Crossing the equator

On sea voyages, the crossing of the equator is traditionally marked by a ceremony known as ‘crossing the line’. The ceremony is thought to have its origins in a Viking ritual carried out when crossing the 30th parallel. By the seventeenth century the tradition was established in the British and other navies of the world and had spread to include merchant and passenger fleets.

The traditional crossing-the-line ceremony was an initiation rite for new sailors: by the time they reached the equator they had proved themselves capable of enduring long and difficult sea voyages. All crew members had to take part, regardless of their rank or age. Sailors who had not crossed the equator were nicknamed (Slimy) Pollywogs: those who had were (Trusty) Shellbacks.

The event could last for almost two days, but the main ceremony involved a visit from the god of the sea, King Neptune, his wife, Her Royal Highness, Amphitrite, and their loyal assistant, Davey Jones. For some unknown reason Amphitrite used her Greek name rather than the Roman equivalent, Salacia. Neptune began by addressing the captain and crew and calling forth the inductees. In turn, inductees, or Pollywogs, had to sit in a chair above a pool in which ‘angry bears’ waited. The Pollywogs were then subjected to a ‘medical’ examination, shaved with wooden razors and dropped into the pool where the bears dunked them until they deemed them duly inducted into the kingdom of the deep. Each inductee received a certificate that recognised his new status as a Shellback. Doubtless there were variations on this model.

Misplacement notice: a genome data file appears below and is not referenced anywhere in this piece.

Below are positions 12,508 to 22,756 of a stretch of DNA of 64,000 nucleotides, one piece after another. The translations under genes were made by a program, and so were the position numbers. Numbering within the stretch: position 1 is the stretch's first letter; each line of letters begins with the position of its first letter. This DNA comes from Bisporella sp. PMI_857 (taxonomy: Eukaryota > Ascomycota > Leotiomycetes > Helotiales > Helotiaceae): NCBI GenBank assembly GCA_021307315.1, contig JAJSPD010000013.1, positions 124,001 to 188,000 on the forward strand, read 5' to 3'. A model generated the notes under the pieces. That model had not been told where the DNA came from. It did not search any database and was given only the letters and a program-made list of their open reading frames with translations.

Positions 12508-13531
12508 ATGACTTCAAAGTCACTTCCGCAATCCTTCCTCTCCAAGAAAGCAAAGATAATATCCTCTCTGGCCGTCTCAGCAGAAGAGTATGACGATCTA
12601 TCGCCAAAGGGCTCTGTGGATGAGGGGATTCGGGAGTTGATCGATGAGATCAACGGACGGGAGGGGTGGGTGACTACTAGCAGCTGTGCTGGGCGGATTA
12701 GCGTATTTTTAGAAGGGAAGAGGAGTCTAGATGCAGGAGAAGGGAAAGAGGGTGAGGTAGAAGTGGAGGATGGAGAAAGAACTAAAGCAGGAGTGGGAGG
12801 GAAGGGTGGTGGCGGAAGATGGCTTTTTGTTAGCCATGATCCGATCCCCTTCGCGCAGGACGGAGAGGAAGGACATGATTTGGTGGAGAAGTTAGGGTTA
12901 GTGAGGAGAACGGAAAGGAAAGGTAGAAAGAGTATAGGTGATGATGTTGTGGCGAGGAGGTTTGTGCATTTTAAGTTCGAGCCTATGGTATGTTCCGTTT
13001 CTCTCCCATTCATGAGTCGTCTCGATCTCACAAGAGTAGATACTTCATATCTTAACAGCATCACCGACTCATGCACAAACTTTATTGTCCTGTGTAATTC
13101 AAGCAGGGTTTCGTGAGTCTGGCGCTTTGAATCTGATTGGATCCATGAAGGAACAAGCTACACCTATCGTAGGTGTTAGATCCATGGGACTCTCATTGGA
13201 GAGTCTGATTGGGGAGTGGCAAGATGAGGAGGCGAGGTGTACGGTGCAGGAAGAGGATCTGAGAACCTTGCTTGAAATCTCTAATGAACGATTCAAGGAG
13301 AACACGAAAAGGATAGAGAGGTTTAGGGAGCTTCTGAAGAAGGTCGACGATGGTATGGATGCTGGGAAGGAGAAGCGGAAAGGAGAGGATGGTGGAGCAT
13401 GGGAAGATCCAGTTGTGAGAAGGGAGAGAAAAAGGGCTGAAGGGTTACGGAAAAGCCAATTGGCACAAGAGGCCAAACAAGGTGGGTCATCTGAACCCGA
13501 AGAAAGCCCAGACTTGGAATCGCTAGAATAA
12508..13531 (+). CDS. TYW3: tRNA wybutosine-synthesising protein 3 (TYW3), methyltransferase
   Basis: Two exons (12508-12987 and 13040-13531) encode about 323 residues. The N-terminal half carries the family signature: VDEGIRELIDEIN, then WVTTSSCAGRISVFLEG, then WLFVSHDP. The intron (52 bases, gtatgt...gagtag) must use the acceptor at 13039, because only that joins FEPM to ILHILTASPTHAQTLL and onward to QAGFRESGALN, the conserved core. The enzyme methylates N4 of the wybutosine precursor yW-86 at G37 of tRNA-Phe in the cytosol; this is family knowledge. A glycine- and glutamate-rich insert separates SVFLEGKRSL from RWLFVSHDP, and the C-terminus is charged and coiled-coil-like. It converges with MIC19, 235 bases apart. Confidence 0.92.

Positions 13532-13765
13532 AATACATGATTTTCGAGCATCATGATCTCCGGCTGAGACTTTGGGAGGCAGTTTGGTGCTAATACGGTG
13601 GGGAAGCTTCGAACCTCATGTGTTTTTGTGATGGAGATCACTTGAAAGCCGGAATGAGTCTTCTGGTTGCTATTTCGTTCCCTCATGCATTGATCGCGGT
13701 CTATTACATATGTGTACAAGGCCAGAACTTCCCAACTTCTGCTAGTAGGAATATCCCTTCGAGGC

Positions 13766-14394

Crossing-the-line ceremonies in the nineteenth century were not always as benign as this. They could be brutal affairs, with Pollywogs being beaten with planks and wet ropes, or even being towed astern in the surf of a speeding ship. There are several reports of sailors dying during these ceremonies.

Passengers on migrant ships in the nineteenth century did not escape attention during these ceremonies and were sometimes drenched in sea water. Early in his career devout Christian, Captain Morgan of the Duke of York, had witnessed the cruel results of ceremonies that had got out of hand. This hardened his resolve and explains why he stopped crew members who planned to carry out ‘the old heathen practice of shaveing’ the The area of between-decks occupied by steerage passengers, that is, those travelling at the cheapest rate. steerage passengers. Some captains banned the ceremony altogether.

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